Where is walkable development headed in Washington DC?

“The future growth of walkable urban places could provide the same economic base in the 21st century that drivable sub-urbanism did in the mid-to-late 20th century.” That was the eye-catching assertion made by Christopher Leinberger during an event last week focused on meeting the booming demand for walkable urban development.

Leinberger spoke at the fourth annual Walkable Urban Real Estate Conference, held by Urban Land Institute-Washington last week at the Center for Real Estate and Urban Analysis (CREUA) at the George Washington School of Business.

The event, co-sponsored by Smart Growth America, kicked off with Leinberger and Michael Rodriguez, Director of Research at Smart Growth America and CREUA, presenting findings from the 2016 Foot Traffic Ahead report, released in June. That report analyzed national metro areas based on the number of walkable urban places (WalkUPs, in the parlance of Leinberger and Rodriguez) in each, looking at the number of distinct walkable, urban places to measure both the revitalization of the central city and the urbanization of the suburbs.

Finally, metro areas were ranked based on their current scores, development momentum, and social equity—and Washington, DC emerged among the top for all three, indicating its place as a national model for walkable urban development. But even as a national model, there’s a more nuanced story to be told, and the future of metropolitan Washington’s growth presents numerous challenges to affordable housing, workforce development, social equity, and transportation.

To drill deeper into exactly where and how the region is growing and tell this story, CREUA Senior Data Scientist Dr. Tracy Loh previewed some of the new findings from the forthcoming WalkUp Wake Up Call: DC 2016, due to be released to the public in late October 2016.

This upcoming report follows up and expands on a prior 2012 report, and is a 100 percent census of all real estate in the region. The study classifies the region’s land between walkable and drivable, and between regionally significant and locally serving. The results are significant and show the economic power of walkable development. Though DC has a large number of them, WalkUPs are still tremendously scarce and take up only 1.1 percent of land in the region. Yet they account for one-fifth of the region’s multifamily and retail inventories, one-third of all employment, and half of the office and hotel inventories.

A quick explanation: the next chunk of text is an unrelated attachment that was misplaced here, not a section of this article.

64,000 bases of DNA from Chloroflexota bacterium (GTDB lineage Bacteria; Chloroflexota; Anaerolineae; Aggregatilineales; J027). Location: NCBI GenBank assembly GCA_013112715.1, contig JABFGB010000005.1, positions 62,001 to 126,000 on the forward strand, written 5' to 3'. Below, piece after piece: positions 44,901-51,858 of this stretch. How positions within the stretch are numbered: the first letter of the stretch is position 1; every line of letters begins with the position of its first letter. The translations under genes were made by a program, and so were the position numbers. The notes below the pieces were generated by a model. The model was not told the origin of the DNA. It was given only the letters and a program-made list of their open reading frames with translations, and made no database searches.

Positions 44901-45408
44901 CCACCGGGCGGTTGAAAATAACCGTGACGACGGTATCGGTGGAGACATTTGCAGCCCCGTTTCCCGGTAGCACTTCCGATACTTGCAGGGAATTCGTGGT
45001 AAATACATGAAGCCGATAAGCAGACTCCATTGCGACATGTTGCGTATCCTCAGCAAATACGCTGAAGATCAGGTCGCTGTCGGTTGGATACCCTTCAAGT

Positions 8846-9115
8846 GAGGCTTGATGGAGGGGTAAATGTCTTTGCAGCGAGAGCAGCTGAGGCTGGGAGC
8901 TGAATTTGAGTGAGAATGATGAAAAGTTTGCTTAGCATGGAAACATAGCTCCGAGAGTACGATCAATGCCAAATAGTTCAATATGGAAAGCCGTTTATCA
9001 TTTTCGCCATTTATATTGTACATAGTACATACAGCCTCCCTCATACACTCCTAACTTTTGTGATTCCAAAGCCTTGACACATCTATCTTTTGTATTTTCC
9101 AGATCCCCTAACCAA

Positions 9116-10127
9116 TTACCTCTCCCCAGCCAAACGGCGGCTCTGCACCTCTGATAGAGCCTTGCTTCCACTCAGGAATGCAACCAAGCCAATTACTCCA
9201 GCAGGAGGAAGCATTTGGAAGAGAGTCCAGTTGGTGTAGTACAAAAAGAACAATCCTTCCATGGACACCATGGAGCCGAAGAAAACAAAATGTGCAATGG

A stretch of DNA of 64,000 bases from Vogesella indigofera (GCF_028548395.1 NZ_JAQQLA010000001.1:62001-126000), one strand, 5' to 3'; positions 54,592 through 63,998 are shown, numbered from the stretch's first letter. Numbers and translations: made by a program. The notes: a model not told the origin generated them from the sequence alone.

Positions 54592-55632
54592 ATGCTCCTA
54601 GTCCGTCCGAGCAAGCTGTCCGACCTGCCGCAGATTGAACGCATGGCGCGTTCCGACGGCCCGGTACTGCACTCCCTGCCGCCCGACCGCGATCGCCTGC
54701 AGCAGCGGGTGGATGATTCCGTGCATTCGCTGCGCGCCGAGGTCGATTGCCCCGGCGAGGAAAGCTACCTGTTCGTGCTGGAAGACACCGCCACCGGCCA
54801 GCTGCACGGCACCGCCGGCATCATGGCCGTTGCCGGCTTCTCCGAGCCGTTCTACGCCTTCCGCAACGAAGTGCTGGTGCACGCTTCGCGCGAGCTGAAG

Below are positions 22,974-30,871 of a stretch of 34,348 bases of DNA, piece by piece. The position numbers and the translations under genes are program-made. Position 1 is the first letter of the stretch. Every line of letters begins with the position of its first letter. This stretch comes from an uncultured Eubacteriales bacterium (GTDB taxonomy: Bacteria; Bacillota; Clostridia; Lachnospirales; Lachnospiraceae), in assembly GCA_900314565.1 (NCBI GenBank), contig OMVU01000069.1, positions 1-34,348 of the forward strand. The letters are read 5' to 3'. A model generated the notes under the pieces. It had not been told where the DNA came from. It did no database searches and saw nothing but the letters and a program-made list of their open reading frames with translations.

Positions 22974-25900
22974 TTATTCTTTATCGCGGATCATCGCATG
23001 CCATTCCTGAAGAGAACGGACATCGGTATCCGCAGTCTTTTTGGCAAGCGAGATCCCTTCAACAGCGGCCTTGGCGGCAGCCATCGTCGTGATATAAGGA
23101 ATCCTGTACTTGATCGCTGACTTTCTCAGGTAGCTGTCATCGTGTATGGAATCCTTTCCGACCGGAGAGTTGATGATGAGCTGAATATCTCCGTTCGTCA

Loh also discussed the unique place-based social equity metric they used to study the region, one that measures each of Washington, DC’s 50 WalkUPs and walkable neighborhoods on a composite index of open space, housing supply, transit access, and location affordability. Only one neighborhood, Silver Spring, achieved “Platinum” status; the others fared only moderately well, with a new “Lead” category created to describe the especially underperforming neighborhoods.

“With demand for WalkUPs far outpacing supply, it is critical to the future economic and social health of our region that we create more of these places,” noted Loh.

Given a growing understanding of how economically successful WalkUPs can be, explained Loh, a conscious strategy must be employed to take advantage of this rising tide of economic activity to implement social equity measures. A coordinated investment from the public and private sectors will be imperative to ensure that a broad cross-section of metropolitan residents can live in or have transit access to WalkUPs.